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This question is from Principles of Quantum Mechanics by R. Shankar.

Given the operator (matrix) $\Omega$ with eigenvalues $e^{i\theta}$ and $e^{-i\theta}$ , I am told to find the corresponding eigenvectors.

I think these equations are relevant:

$$\begin{align}\Omega &= \begin{bmatrix}\cos{\theta} & \sin{\theta} \\ -\sin{\theta} & \cos{\theta} \end{bmatrix} \\ \Omega \begin{bmatrix} x_1 \\ x_2 \end{bmatrix} &= \begin{bmatrix} x_1 \cos{\theta} + x_2 \sin{\theta} \\ -x_1 \sin{\theta} + x_2 \cos{\theta} \end{bmatrix} \\ e^{i\theta} \begin{bmatrix} x_1 \\ x_2 \end{bmatrix} &= \begin{bmatrix} x_1 \cos{\theta} + x_1 i\sin{\theta} \\ x_2 \cos{\theta} + x_2 i\sin{\theta} \end{bmatrix}\end{align}$$

I let the matrix operate on the generic vector $(x_1, x_2)^T$ and demand that the resulting vector is equal to $(e^{i\theta}x_1, e^{i\theta}x_2)^T$ . From this i get the condition that $x_2 = ix_2$ and $x_1 = -ix_2$ , which implies that $x_1 = x_2 = 0$ . Am i missing something crucial?

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Who says $x_1$ and $x_2$ have to be real? – DJBunk Jun 26 '12 at 17:52
Also, I am not sure about both your $x_1$ and $x_2$ constraints are correct. – DJBunk Jun 26 '12 at 18:28
The first equations is $ix_1=x_2$. – MBN Jun 26 '12 at 20:16

No, I think you're just making a math mistake. Take a close look at the origin of the condition $x_2 = ix_2$ and I believe you'll find it.

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When you know that the eigenvalues are $e^{\pm i\theta}$, there's an easier way to write down the eigenvectors.

Start with the vector (1,x) where x is unknown. Apply your matrix to it. You get back the vector $(\cos(\theta)+x\sin(\theta),zzz)$ where $zzz$ is stuff we don't care about.

The point is that this new vector needs to be $e^{\pm i\theta}$ times the old one. That means we have: $$1\times e^{\pm i\theta} = \cos(\theta) + x\sin(\theta).$$ But the left hand side is $\cos(\theta)\pm i\sin(\theta)$. Therefore, $x=\pm i$.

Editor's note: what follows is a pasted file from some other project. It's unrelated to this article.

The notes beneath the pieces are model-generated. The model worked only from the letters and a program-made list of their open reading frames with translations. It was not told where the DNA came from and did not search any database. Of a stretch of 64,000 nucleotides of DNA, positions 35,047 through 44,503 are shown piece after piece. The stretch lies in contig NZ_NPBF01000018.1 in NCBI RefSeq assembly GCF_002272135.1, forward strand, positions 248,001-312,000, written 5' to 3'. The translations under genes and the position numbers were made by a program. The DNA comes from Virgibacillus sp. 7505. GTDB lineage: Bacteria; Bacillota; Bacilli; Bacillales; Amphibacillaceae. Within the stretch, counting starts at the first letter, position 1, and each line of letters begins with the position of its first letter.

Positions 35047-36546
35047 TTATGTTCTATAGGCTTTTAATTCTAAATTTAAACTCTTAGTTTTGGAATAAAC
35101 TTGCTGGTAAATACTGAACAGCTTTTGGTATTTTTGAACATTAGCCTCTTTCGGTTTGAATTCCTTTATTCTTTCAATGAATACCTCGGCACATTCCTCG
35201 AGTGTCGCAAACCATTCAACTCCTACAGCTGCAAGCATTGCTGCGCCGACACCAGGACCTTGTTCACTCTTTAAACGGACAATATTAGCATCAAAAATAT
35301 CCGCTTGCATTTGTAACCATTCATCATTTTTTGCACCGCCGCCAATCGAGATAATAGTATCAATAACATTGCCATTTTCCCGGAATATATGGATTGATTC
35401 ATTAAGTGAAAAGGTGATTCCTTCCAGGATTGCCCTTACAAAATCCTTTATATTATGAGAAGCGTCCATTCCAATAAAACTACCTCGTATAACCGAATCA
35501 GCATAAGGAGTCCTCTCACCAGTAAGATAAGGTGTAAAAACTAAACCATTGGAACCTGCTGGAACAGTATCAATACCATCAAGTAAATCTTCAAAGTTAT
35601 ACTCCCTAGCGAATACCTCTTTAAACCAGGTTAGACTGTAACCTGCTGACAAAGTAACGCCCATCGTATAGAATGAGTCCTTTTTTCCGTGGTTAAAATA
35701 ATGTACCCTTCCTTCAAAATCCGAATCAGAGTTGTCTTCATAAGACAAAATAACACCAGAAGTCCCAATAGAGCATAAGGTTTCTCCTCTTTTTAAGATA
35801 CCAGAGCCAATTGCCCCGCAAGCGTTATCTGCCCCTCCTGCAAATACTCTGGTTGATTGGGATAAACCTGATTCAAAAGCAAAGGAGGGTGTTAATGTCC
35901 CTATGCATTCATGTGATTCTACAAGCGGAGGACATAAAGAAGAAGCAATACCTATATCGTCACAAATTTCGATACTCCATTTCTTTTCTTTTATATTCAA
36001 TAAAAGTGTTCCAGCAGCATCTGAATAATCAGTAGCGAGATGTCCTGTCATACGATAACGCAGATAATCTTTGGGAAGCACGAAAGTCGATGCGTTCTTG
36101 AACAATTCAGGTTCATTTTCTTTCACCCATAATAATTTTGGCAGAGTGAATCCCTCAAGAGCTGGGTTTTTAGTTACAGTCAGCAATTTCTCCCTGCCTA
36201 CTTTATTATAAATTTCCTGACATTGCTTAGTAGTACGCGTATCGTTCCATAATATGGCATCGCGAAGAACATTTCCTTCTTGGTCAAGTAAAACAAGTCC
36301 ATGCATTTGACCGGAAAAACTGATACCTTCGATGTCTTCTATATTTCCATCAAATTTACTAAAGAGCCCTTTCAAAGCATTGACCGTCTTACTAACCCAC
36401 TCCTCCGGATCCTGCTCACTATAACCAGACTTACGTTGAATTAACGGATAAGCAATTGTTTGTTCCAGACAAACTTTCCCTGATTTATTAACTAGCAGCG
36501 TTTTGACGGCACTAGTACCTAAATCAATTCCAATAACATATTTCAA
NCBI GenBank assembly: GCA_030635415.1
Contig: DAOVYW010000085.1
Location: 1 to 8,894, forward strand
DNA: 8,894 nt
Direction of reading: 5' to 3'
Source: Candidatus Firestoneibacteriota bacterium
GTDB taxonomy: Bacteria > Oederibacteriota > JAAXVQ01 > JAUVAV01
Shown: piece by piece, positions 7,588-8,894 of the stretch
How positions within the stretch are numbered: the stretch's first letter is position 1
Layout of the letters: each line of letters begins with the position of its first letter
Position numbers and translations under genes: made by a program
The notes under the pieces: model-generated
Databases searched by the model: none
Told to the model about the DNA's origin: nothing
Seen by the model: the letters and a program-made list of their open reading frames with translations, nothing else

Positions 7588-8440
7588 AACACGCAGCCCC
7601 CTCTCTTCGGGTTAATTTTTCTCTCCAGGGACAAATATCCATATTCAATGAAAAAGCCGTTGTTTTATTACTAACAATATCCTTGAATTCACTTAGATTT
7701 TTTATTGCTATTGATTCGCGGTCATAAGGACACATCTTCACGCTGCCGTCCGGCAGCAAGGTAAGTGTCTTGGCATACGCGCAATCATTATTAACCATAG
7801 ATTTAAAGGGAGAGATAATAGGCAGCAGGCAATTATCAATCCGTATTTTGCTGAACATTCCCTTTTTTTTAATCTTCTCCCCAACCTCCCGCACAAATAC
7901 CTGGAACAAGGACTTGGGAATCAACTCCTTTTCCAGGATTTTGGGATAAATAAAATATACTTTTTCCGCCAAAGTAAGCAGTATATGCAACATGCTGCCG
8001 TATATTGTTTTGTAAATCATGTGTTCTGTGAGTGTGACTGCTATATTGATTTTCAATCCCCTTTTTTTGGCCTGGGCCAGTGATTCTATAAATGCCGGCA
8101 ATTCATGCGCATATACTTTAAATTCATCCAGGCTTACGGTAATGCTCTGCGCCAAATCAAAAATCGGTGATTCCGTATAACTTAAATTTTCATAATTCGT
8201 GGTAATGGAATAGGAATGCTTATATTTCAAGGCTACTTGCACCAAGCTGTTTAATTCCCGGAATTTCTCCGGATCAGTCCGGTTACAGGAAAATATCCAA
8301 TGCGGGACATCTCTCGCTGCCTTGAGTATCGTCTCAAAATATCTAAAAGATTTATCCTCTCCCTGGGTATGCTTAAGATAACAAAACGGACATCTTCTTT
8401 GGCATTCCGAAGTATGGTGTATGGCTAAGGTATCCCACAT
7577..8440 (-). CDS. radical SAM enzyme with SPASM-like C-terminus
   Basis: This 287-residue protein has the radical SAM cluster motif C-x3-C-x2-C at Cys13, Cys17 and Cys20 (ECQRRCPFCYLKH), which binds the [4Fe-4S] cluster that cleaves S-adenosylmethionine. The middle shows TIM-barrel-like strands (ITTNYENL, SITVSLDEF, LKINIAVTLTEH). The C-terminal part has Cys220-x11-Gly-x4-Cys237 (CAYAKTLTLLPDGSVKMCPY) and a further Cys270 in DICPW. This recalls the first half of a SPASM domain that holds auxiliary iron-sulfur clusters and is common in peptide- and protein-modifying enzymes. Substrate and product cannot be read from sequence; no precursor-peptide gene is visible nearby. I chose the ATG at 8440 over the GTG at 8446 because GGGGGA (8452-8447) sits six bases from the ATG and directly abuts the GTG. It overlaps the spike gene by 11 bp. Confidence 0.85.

Another decent way to do this problem:

Let's rewrite that rotation matrix into its Pauli spin components: $$\Omega = \begin{bmatrix}\cos{\theta} & \sin{\theta} \\ -\sin{\theta} & \cos{\theta} \end{bmatrix} = \cos(\theta)\begin{bmatrix}1&0\\0&1\end{bmatrix} +i\sin(\theta)\begin{bmatrix}0&-i\\+i&0\end{bmatrix}\\ =\cos(\theta)1 + i\sin(\theta)\sigma_y,$$ where "1" is the unit matrix and $\sigma_y$ is the Pauli spin matrix.

Well you know that any vector is an eigenvector of "1". So what you really want are the eigenvectors of $i\sin(\theta)\sigma_y$. But these have to be the same as the eigenvectors of $\sigma_y$ (assuming $\sin(\theta)$ isn't zero).

Now to get the eigenvectors of $\sigma_y$, note that: $$(\sigma_y)^2 = 1.$$ Therefore: $$(1\pm \sigma_y)\;\;\sigma_y = \sigma_y \pm (\sigma_y)^2 = \sigma_y\pm 1 = \pm(1\pm \sigma_y),$$ and therefore $1\pm \sigma_y$ is an eigenvector of $\sigma_y$ with eigenvalue $\pm 1$.

Writing this out in matrix form we have the eigenvectors: $$1\pm\sigma_y = \begin{bmatrix}1&\mp i\\\pm i&1\end{bmatrix},$$ and so two choices of the eigenvectors are the columns of the above matrix, i.e.: $$\begin{bmatrix}1\\\pm i\end{bmatrix},\;\;\;\textrm{and}\;\;\; \begin{bmatrix}\mp i\\1\end{bmatrix}.$$ Note that these two solutions are the same, except for an arbitrary phase; if you multiply the first solution by $\mp i$ you get the second one. Your choice.

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